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Brexit offers chance for UK to become a ‘data haven’

Could the UK become a a safe place for both cloud and big data after it leaves the EU?

Now that the dust has started to settle on the outcome of the Brexit vote and people take stock of what it means, it’s time to start exploring opportunities.

Could the UK become a “data haven” after it leaves the EU? The country has already created a technology-friendly environment, with more than $9.7bn raised since 2010 and investment in the tech sector rising year-on-year.

Notice to leave the EU is likely to be triggered later this year and Article 50 of the Lisbon Treaty gives us two years in which to negotiate our exit.

It is likely that the General Data Protection Regulation (GDPR), which comes into force on 18 May 2018, will be effective in the UK before that two-year period expires.

The UK Information Commissioner’s Office issued a statement shortly after the referendum highlighting the importance of “international consistency”, saying it would do its part to ensure clarity and harmony in UK data protection legislation, given its importance to the growing digital economy.

Even if Brexit is achieved before the end of the two-year period, some or even all of the GDPR’s provisions may be transposed into UK law, either via an amendment to the Data Protection Act 1998 (DPA) or by repeal and enactment of new legislation. 

Despite the current uncertainty around the future of data protection, the UK already has an opportunity to become a safe haven for big data. The answer lies in Convention 108 of the Council of Europe on the automatic processing of data.

That convention governs the processing of “automated data files” and covers any processing by automated means related to the “storage of data, carrying out of logical and/or arithmetical operations on those data, their alteration, erasure, retrieval or dissemination” – in other words, big data and certain types of cloud computing (IaaS & PaaS). 

Privacy and freedom balance

The convention seeks to balance an individual’s privacy rights against freedom of information regardless of frontiers and the free flow of information between peoples. It permits the transfer of big data from the UK to other state members of the convention – more than 50 countries in all, including the EU member states. The UK’s membership of the Council of Europe is unaffected by Brexit.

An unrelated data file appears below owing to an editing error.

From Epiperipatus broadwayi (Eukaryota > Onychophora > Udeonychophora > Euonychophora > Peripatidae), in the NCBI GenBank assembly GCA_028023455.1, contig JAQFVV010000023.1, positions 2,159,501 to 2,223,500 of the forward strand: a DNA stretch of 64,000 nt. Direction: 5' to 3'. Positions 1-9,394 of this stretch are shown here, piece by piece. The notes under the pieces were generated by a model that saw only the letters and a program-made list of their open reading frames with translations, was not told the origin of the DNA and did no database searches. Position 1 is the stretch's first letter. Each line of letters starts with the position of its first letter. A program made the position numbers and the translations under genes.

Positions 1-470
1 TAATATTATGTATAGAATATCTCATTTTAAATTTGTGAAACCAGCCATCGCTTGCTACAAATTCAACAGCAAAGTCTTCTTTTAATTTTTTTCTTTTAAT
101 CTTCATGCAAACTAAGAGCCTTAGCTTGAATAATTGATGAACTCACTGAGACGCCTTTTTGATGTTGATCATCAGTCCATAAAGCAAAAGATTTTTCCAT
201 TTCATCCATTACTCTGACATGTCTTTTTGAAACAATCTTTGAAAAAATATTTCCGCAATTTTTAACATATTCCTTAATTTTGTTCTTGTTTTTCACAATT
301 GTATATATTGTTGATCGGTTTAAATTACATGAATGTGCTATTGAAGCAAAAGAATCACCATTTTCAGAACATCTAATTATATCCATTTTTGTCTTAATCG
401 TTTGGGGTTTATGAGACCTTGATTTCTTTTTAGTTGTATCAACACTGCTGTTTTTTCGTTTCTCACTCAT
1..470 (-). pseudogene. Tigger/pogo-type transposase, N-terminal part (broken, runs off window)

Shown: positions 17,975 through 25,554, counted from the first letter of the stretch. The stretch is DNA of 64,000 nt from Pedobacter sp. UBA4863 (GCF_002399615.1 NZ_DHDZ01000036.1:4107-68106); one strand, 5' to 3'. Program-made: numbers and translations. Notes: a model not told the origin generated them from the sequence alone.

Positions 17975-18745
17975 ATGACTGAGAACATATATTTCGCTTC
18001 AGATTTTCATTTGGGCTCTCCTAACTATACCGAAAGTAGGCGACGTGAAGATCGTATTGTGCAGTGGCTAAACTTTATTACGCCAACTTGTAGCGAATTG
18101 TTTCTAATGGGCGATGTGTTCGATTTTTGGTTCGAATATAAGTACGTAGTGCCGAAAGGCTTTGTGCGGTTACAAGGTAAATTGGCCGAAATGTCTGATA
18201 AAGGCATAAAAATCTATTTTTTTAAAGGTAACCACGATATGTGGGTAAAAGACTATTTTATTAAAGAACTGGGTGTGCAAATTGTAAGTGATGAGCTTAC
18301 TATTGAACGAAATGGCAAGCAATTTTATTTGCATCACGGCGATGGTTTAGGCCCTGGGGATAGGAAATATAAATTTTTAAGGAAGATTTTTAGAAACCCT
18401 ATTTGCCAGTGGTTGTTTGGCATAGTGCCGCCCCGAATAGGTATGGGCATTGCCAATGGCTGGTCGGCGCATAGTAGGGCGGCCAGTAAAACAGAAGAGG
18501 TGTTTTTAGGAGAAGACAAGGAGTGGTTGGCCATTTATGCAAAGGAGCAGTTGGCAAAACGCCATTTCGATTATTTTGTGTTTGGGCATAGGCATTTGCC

UK data controllers are able to make their own assessments when determining whether there is adequate protection to transfer data under the DPA.

The principles for processing personal data are essentially the same under both the DPA and Convention 108. For example, fair and lawful processing, purpose limitation, integrity and security, individuals’ rights of access, correction and erasure are included and the definitions of personal data and sensitive data are also aligned. 

Even if the UK forges its own way in relation to equivalent legislation closely aligned with the GDPR, the UK has a reputation for being pragmatic and taking a risk-based approach to processing personal data. 

As some commercially significant jurisdictions, such as the US, are not members of the convention, this presents an opportunity for the UK to become a data haven, making it a safe place for both cloud and big data post-Brexit.


Cynthia O’Donoghue is a partner at Reed Smith ....................................................................................................

 

 

This was last published in July 2016

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This is a very optimistic article, Cynthia. Most organisations have ignored the information commissioner up to now, so what makes you think they are suddenly going to sit up and take notice?
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Very optimistic article. Clash of culture and technology. Don't think UK has any so optimistic chances for being a data haven just because it deals with things pragmatically
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Safe haven? Or Save us, Heaven!
If GDPR applies as in the EU, what makes UK different? What does a "safe haven" means for you? Safe against what threat? The threat of being investigated by a US Federal judge as Microsoft was in its Dublin infrastructure (Republic of Ireland), or the European Court of Justice if "passporting" continues for UK based service to operate in the EU.
Could you please clarify:
-your definition of safe against what
-how UK could have any advantage if everything stays the same (GDPR) at best or gets worse if its access to several markets is restricted.

Once upon a time there was a concept of "IBM PC compatible" more compatible with IBM's spec than the IBM PC products themselves.
The equivalent here would be, if you replace "IBM"  by "EU", then it works by replacing "IBM PC compatible" by... Switzerland (EU compatible by design.
However, post-brexit UK, a new country to be recognized yet in the trade arena, Brexitannia, does not look for compatibility, rather for walls and borders, right?
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